Open Source Software and Linux

Mar 15 2009   1:53PM GMT

Maybe you shouldn’t use the ext4 file system

John Little Profile: Xjlittle

Users of the Kubuntu recently suffered data loss while using the new ext4 file system. It happens when there is a power loss or a system failure. Note that this is not specific to Kubuntu. The Kubuntu users were just the first to try out the new file system.

I’m not talking about data that you’ve just written to a document or application. These failures are returning 0 byte files on any application that has a write to a file. That is to say that your data is completely gone, not just the unsaved part.

Developer of the ext4 file system, Ted Ts’o, has joined into discussions to explain what is going wrong. He has this to say: “The short answer is (a) yes, I’m aware of it, (b) there is a (partial) solution, (c) it’s not yet in mainline, and as far as I know, not in an Ubuntu Kernel, but it is queued for integration at the next merge window, after 2.6.29 releases, and (d) this is really more of an application design problem more than anything else.”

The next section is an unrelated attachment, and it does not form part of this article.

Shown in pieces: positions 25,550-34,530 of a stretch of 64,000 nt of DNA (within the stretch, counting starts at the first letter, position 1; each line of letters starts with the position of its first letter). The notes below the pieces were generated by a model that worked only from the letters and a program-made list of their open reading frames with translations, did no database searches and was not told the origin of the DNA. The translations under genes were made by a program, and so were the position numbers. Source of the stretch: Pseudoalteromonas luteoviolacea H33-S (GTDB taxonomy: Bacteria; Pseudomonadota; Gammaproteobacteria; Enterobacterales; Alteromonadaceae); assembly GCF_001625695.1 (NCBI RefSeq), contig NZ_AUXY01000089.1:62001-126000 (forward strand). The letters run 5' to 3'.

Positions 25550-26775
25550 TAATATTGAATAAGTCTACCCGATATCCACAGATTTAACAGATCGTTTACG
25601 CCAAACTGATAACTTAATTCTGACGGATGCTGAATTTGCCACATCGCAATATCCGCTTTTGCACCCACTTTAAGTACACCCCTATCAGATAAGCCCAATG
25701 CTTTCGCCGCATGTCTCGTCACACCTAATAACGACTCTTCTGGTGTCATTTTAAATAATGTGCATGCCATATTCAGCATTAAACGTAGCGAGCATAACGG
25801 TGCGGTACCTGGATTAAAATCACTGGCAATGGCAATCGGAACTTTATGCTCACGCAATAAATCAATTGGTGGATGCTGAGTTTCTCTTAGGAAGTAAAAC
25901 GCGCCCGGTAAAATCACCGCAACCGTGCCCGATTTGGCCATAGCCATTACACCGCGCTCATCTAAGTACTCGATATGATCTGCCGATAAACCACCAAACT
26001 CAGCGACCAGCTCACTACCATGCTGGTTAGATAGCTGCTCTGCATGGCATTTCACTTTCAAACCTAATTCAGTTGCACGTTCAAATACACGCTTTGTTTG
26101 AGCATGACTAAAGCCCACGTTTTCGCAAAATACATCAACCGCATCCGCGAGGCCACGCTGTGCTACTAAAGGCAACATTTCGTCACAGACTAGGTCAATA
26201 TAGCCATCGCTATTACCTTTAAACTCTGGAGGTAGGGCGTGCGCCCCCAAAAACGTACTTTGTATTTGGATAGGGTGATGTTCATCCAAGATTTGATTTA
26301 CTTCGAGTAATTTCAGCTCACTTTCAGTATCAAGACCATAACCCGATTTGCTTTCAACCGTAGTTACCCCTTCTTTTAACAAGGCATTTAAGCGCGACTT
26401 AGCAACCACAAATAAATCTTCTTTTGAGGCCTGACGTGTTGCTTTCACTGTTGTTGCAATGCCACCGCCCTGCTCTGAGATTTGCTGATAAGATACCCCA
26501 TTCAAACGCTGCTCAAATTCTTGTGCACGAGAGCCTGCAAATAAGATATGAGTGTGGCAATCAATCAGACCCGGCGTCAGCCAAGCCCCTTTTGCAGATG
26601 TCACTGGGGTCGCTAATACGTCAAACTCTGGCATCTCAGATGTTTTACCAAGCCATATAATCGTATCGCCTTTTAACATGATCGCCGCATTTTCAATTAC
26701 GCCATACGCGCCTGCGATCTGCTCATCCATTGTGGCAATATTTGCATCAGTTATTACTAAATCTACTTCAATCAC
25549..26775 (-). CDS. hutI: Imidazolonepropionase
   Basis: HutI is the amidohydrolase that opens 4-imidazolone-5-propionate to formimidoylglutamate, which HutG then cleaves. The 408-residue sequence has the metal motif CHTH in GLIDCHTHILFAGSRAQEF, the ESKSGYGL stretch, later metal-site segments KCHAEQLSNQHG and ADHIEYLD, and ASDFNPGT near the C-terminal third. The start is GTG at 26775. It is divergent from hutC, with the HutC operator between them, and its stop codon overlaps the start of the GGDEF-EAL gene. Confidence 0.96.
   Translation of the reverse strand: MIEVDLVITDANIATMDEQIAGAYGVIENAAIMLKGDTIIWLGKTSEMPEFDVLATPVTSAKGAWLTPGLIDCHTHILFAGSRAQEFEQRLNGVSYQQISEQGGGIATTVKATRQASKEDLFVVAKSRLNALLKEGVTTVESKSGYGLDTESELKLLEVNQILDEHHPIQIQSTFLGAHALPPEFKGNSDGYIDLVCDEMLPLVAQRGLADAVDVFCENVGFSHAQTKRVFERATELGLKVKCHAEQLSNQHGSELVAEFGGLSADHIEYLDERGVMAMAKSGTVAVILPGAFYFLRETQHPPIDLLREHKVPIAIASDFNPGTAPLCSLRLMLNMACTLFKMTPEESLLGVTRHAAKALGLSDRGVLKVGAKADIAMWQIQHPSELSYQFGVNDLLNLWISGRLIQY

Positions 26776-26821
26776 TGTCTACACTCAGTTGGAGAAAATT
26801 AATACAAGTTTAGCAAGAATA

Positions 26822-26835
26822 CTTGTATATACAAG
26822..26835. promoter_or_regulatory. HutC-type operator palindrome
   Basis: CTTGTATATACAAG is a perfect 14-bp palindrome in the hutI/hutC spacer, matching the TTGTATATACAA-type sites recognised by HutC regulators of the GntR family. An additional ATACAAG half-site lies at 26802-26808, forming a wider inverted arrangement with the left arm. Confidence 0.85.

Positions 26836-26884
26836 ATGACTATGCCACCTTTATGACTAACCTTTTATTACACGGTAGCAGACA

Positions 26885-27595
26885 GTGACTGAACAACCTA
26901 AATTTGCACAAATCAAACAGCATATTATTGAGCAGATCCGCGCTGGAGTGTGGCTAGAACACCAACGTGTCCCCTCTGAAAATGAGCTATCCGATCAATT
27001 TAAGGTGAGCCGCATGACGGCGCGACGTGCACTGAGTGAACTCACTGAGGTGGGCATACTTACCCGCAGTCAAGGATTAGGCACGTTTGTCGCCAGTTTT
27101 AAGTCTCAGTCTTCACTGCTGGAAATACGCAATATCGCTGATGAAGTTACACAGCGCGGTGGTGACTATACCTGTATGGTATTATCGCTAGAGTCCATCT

The problem is a write commit issue. The ext3 file system committed writes within 5 seconds. In an effort to enhance security and speed Ts’o increased the data commit to 60 seconds on the ext4 file system.

So far as the application design comment he apparently is asking developers to redesign their applications to deal with the 60 second delay. While this may happen over time it is certainly not going to be something that happens in the immediate future.

My advice is to leave the ext4 file system alone until it becomes mainstream and matures. There is obviously quite a bit of work still to be done before it is production ready for servers or workstations.

-j

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  • Salq
    Chesterfoster, what kernel / package were you running to see this problem?
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